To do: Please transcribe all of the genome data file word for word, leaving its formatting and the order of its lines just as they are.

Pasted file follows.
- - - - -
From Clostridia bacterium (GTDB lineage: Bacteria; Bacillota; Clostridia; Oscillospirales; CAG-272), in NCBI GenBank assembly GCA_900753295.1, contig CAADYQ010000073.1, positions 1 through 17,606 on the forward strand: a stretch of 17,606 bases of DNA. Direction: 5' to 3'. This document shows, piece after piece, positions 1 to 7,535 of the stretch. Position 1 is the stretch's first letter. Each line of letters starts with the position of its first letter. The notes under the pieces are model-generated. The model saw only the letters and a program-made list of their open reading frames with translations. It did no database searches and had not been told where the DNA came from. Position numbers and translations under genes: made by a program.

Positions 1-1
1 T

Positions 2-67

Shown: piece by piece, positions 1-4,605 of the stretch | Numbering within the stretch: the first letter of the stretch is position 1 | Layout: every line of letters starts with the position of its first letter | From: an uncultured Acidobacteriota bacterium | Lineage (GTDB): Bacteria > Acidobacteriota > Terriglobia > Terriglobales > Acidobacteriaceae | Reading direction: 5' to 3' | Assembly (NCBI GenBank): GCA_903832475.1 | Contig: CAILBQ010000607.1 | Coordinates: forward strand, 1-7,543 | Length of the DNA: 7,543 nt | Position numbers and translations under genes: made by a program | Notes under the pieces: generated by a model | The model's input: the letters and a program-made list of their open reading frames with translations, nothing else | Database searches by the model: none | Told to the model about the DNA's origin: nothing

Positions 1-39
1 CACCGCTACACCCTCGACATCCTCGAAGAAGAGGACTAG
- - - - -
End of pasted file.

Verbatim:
From Clostridia bacterium (GTDB lineage: Bacteria; Bacillota; Clostridia; Oscillospirales; CAG-272), in NCBI GenBank assembly GCA_900753295.1, contig CAADYQ010000073.1, positions 1 through 17,606 on the forward strand: a stretch of 17,606 bases of DNA. Direction: 5' to 3'. This document shows, piece after piece, positions 1 to 7,535 of the stretch. Position 1 is the stretch's first letter. Each line of letters starts with the position of its first letter. The notes under the pieces are model-generated. The model saw only the letters and a program-made list of their open reading frames with translations. It did no database searches and had not been told where the DNA came from. Position numbers and translations under genes: made by a program.

Positions 1-1
1 T

Positions 2-67

Shown: piece by piece, positions 1-4,605 of the stretch | Numbering within the stretch: the first letter of the stretch is position 1 | Layout: every line of letters starts with the position of its first letter | From: an uncultured Acidobacteriota bacterium | Lineage (GTDB): Bacteria > Acidobacteriota > Terriglobia > Terriglobales > Acidobacteriaceae | Reading direction: 5' to 3' | Assembly (NCBI GenBank): GCA_903832475.1 | Contig: CAILBQ010000607.1 | Coordinates: forward strand, 1-7,543 | Length of the DNA: 7,543 nt | Position numbers and translations under genes: made by a program | Notes under the pieces: generated by a model | The model's input: the letters and a program-made list of their open reading frames with translations, nothing else | Database searches by the model: none | Told to the model about the DNA's origin: nothing

Positions 1-39
1 CACCGCTACACCCTCGACATCCTCGAAGAAGAGGACTAG